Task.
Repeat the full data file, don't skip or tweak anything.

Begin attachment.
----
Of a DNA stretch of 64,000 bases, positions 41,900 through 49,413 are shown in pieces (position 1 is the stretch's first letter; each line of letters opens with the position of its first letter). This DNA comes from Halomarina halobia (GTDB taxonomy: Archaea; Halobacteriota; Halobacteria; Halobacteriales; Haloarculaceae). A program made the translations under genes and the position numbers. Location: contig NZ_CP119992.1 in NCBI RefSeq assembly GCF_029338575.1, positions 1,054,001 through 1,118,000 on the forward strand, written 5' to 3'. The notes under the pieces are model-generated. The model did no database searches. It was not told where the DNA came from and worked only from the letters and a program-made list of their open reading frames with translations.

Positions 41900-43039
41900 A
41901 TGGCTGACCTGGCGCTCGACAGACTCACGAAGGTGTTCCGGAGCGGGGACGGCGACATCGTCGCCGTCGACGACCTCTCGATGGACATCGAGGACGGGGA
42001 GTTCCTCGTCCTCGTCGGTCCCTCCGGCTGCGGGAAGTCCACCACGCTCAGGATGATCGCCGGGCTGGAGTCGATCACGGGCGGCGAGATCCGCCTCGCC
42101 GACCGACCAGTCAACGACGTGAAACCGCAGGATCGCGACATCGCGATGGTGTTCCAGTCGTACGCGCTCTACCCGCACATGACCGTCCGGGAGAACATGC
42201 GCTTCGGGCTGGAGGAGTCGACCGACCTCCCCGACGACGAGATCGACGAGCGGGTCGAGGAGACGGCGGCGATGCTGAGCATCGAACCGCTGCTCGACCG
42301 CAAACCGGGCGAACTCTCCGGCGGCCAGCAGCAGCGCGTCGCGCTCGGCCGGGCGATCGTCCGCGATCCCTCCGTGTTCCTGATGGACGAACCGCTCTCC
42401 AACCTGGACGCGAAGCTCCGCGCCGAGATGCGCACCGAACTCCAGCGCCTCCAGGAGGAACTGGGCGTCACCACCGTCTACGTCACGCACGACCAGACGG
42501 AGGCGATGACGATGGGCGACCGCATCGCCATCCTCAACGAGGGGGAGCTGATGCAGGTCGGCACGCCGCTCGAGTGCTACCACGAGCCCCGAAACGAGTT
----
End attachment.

Of a DNA stretch of 64,000 bases, positions 41,900 through 49,413 are shown in pieces (position 1 is the stretch's first letter; each line of letters opens with the position of its first letter). This DNA comes from Halomarina halobia (GTDB taxonomy: Archaea; Halobacteriota; Halobacteria; Halobacteriales; Haloarculaceae). A program made the translations under genes and the position numbers. Location: contig NZ_CP119992.1 in NCBI RefSeq assembly GCF_029338575.1, positions 1,054,001 through 1,118,000 on the forward strand, written 5' to 3'. The notes under the pieces are model-generated. The model did no database searches. It was not told where the DNA came from and worked only from the letters and a program-made list of their open reading frames with translations.

Positions 41900-43039
41900 A
41901 TGGCTGACCTGGCGCTCGACAGACTCACGAAGGTGTTCCGGAGCGGGGACGGCGACATCGTCGCCGTCGACGACCTCTCGATGGACATCGAGGACGGGGA
42001 GTTCCTCGTCCTCGTCGGTCCCTCCGGCTGCGGGAAGTCCACCACGCTCAGGATGATCGCCGGGCTGGAGTCGATCACGGGCGGCGAGATCCGCCTCGCC
42101 GACCGACCAGTCAACGACGTGAAACCGCAGGATCGCGACATCGCGATGGTGTTCCAGTCGTACGCGCTCTACCCGCACATGACCGTCCGGGAGAACATGC
42201 GCTTCGGGCTGGAGGAGTCGACCGACCTCCCCGACGACGAGATCGACGAGCGGGTCGAGGAGACGGCGGCGATGCTGAGCATCGAACCGCTGCTCGACCG
42301 CAAACCGGGCGAACTCTCCGGCGGCCAGCAGCAGCGCGTCGCGCTCGGCCGGGCGATCGTCCGCGATCCCTCCGTGTTCCTGATGGACGAACCGCTCTCC
42401 AACCTGGACGCGAAGCTCCGCGCCGAGATGCGCACCGAACTCCAGCGCCTCCAGGAGGAACTGGGCGTCACCACCGTCTACGTCACGCACGACCAGACGG
42501 AGGCGATGACGATGGGCGACCGCATCGCCATCCTCAACGAGGGGGAGCTGATGCAGGTCGGCACGCCGCTCGAGTGCTACCACGAGCCCCGAAACGAGTT